TABLE 3A
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Table 3A. Adjusted prevalence ratio (aPR) for the relationship between COVID-19-related health/healthcare and economic stressors and prenatal depression, stratified by racial and ethnic category.

Among Black participants, distress due to changes in prenatal care was the only stressor statistically significantly associated with prenatal anxiety (aPR: 3.00, 95% CI: 1.85, 4.84) (Table 3B). This association was similar to that in White participants (aPR: 2.89, 95% CI: 2.38, 3.50). Among Hispanic participants, high-risk employment (aPR: 1.56, 95% CI: 1.20, 2.02), distress due to changes in prenatal care (aPR: 2.82, 95% CI: 2.15, 3.71), and food insecurity (aPR: 1.66, 95% CI: 1.28, 2.15) were statistically significantly associated with prenatal anxiety. Associations of high-risk employment, distress due to prenatal care changes and food insecurity with prenatal anxiety were similar to those among White participants (high-risk employment aPR: 1.32, 95% CI: 1.08, 1.62; distress due to changes in prenatal care aPR: 2.89, 95% CI: 2.38, 3.50; food insecurity aPR: 1.84, 95% CI: 1.43, 2.36).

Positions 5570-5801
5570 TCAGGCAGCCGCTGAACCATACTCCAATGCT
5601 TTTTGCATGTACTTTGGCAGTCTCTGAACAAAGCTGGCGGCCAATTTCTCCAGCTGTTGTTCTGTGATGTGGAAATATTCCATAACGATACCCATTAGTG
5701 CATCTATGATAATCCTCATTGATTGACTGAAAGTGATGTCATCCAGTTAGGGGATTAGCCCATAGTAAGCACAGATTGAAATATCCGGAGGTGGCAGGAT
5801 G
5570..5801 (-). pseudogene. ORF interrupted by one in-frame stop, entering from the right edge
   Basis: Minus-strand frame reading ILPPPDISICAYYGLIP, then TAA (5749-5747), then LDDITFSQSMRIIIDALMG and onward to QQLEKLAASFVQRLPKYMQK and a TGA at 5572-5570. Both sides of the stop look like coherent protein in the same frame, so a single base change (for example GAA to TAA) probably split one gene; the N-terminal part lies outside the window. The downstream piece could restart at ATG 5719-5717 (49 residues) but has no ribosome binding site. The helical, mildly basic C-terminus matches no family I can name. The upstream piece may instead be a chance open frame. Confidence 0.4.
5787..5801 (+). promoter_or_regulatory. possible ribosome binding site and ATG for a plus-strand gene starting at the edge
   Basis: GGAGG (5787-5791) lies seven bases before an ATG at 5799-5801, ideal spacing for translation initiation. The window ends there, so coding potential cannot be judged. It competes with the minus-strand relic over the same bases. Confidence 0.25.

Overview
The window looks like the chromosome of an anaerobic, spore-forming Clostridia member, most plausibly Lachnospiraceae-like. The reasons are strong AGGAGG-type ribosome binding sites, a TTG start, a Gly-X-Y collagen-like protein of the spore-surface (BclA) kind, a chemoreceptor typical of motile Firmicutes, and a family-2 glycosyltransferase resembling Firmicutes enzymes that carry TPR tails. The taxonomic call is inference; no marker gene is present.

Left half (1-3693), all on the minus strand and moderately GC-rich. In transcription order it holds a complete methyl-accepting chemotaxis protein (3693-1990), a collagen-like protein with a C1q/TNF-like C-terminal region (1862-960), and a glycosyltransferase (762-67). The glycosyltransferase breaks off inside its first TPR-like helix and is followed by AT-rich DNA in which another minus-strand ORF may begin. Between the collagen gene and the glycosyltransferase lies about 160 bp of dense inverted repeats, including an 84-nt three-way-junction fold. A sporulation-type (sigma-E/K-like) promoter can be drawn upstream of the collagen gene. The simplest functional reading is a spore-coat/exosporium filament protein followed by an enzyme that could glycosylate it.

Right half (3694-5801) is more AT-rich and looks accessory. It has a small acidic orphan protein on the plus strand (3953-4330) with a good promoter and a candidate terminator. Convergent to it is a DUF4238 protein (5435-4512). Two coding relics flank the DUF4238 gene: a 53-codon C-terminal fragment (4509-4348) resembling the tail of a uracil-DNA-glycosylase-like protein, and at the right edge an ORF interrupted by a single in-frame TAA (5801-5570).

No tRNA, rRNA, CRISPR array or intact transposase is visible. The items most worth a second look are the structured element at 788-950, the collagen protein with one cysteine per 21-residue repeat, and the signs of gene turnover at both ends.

TABLE 3B
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Table 3B. Adjusted prevalence ratio (aPR) for the relationship between COVID-19-related health/healthcare and economic stressors and prenatal anxiety, stratified by racial and ethnic category.

Discussion

This study documented racial and ethnic disparities in prenatal depression and anxiety during the COVID-19 pandemic with a higher prevalence of both mental health outcomes in Black and Hispanic people compared to White people. Black and Hispanic people experienced a higher burden of COVID-19-related health/healthcare and economic stressors including distress due to changes in prenatal care, job loss, partner's job loss, and food insecurity compared to White people. Hispanic people additionally were disproportionately impacted by COVID-19 in pregnancy and having a household member with COVID-19, compared to White people.